I don’t think so. That would be more of a slight twist than a hop.

A harmonic structure could be envisaged by those who look for such things.
It can be applied, but it is not necessarily implied.

Re: Advanced chords in dadgad

You are extremely sure of yourself Weejie!

Who are you?

Re: Advanced chords in dadgad

"Who are you?"

Someone who is entitled to his opinions as much as any other poster.

Re: Advanced chords in dadgad

metapop, I don’t think Connaughtman’s Rambles ends on a suspense note. I don’t think it ends at all—it is one of those tunes that swallows its own tail. ;-)
As far as the implication versus inference argument, I will just let it go, as I am having trouble following some of the subtle distinctions between definitions that people are making.
And does anyone remember who on this board once said that harmony is kind of like melody, but stacked vertically instead of laid out horizontally? I am not sure what bearing it has on the discussion, but something someone said reminded me of it.

Re: Advanced chords in dadgad

My point is the harmonic structure is there regardless of whether it was intended or enhanced. When people came along and decided to enhance it with chords it simply disclosed what already existed. Any tunes that people found pleasing were a product of the harmonic structure. Some tunes will toggle from one harmonic structure to another, but the rules of physics regarding sound still apply. Even the One Note Samba is based on a harmonic structure; this is what gives it life and meaning. If you want random notes then fill some drinking glasses at variable levels without thinking about it and tap them randomly. I bet that if someone did this they would eventually gravitate to the tones that fell into a harmonic structure.

Re: Advanced chords in dadgad

Daiv: " if harpers were playing accompanied music in 1746, "

What book were you referring to?

As, so it appears, there was a tradition to "train" harpers (especially those without eyesight) in a particular fashion, by certain members of a "comfortable" society, then it would be reasonable to assume that some level of the current harmonic thinking of the time would be part of the training. I would imagine that a certain amount of contrapuntal theory would have been taught at that time. But that is only an assumption. As the 19th century approached, there were several books compiled by people trained in keyboards - and a demand for books containing suitable keyboard music for the growing number of people with such instruments in their households.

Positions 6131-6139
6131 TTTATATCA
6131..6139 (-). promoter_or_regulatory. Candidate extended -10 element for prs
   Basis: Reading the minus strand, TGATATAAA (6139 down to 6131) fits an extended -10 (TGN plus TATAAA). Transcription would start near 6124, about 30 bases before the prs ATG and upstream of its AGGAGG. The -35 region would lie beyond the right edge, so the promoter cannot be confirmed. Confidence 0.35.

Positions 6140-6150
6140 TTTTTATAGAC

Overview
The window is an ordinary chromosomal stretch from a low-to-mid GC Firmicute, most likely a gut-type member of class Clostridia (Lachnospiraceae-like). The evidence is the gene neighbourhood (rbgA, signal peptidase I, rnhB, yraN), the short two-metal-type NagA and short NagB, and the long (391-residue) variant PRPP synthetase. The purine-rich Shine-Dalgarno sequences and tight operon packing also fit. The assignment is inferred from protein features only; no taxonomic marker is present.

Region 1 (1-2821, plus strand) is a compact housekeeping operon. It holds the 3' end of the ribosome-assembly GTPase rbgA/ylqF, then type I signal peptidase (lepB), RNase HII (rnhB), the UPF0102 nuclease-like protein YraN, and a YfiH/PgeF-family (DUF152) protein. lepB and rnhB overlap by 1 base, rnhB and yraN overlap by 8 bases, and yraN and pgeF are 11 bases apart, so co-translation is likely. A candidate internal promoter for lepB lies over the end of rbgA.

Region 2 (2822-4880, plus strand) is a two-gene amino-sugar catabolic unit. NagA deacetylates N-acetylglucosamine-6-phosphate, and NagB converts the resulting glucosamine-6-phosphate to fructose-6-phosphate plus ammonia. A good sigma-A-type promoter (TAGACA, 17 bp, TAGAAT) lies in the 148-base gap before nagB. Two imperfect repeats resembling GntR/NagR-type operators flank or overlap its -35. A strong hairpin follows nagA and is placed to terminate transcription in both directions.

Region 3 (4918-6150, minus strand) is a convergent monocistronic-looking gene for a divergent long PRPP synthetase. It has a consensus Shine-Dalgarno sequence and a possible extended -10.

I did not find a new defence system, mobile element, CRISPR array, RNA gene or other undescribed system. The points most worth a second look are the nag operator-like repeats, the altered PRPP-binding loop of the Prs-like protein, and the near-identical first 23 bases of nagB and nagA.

Which brings me to your comments about pipers and regulators:

"It comes as something of a surprise to realise that the extended harmonic section of the pipes (that is, the set of regulators) is what is generally regarded as the most significant Irish contribu­tion to pipe development. The irony of it is that the extra regula­tors were added to provide a harmonic accompaniment which would satisfy nineteenth-century ears and they are, in general, an unsuitable accompaniment for the highly sophisticated melodic tradition that we associate with uilleann pipes. We shall see that the most significant Irish contribution to piping is in the style of the music itself and in the exploitation by a good piper of what is acknowledged to be one of the most flexible instruments of the world pipe family."

Traditional Music in Ireland, Tomás Ó Canainn, Routledge & Keegan Paul 1978, p.83.

We don’t really know what level of harmony players were versed in in earlier days, but it can be said that today, most harmony instruments are still considered as "backing" instruments (and although free reed instruments are capable of harmonising a tune, it is kept to a minimum, if at all). The melody is still at the forefront rather than part of a harmonic arrangement. The harmony hasn’t taken over the asylum.

Re: Advanced chords in dadgad

"My point is the harmonic structure is there regardless of whether it was intended or enhanced. "

My point is it’s only "there" if you apply it - as you could to most melodic pieces.
Melodic structure is not void of consonance and dissonance. It could be said to contain its own form of harmony, but the music is not built on a harmonic structure - it is purely melodic.

Re: Advanced chords in dadgad